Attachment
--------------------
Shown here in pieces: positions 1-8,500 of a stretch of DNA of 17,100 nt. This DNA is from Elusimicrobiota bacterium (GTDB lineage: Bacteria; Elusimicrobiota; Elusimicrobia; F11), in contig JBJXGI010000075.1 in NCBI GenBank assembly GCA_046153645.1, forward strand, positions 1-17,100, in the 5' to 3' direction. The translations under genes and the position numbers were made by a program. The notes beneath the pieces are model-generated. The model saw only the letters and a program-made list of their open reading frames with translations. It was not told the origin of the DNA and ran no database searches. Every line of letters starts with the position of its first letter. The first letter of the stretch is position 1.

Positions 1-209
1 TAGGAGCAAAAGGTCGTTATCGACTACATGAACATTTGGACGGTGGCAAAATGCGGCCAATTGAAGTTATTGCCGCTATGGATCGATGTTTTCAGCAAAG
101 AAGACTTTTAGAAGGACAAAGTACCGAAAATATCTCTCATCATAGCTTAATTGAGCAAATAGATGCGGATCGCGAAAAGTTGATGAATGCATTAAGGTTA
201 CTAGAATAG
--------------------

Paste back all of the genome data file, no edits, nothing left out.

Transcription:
Shown here in pieces: positions 1-8,500 of a stretch of DNA of 17,100 nt. This DNA is from Elusimicrobiota bacterium (GTDB lineage: Bacteria; Elusimicrobiota; Elusimicrobia; F11), in contig JBJXGI010000075.1 in NCBI GenBank assembly GCA_046153645.1, forward strand, positions 1-17,100, in the 5' to 3' direction. The translations under genes and the position numbers were made by a program. The notes beneath the pieces are model-generated. The model saw only the letters and a program-made list of their open reading frames with translations. It was not told the origin of the DNA and ran no database searches. Every line of letters starts with the position of its first letter. The first letter of the stretch is position 1.

Positions 1-209
1 TAGGAGCAAAAGGTCGTTATCGACTACATGAACATTTGGACGGTGGCAAAATGCGGCCAATTGAAGTTATTGCCGCTATGGATCGATGTTTTCAGCAAAG
101 AAGACTTTTAGAAGGACAAAGTACCGAAAATATCTCTCATCATAGCTTAATTGAGCAAATAGATGCGGATCGCGAAAAGTTGATGAATGCATTAAGGTTA
201 CTAGAATAG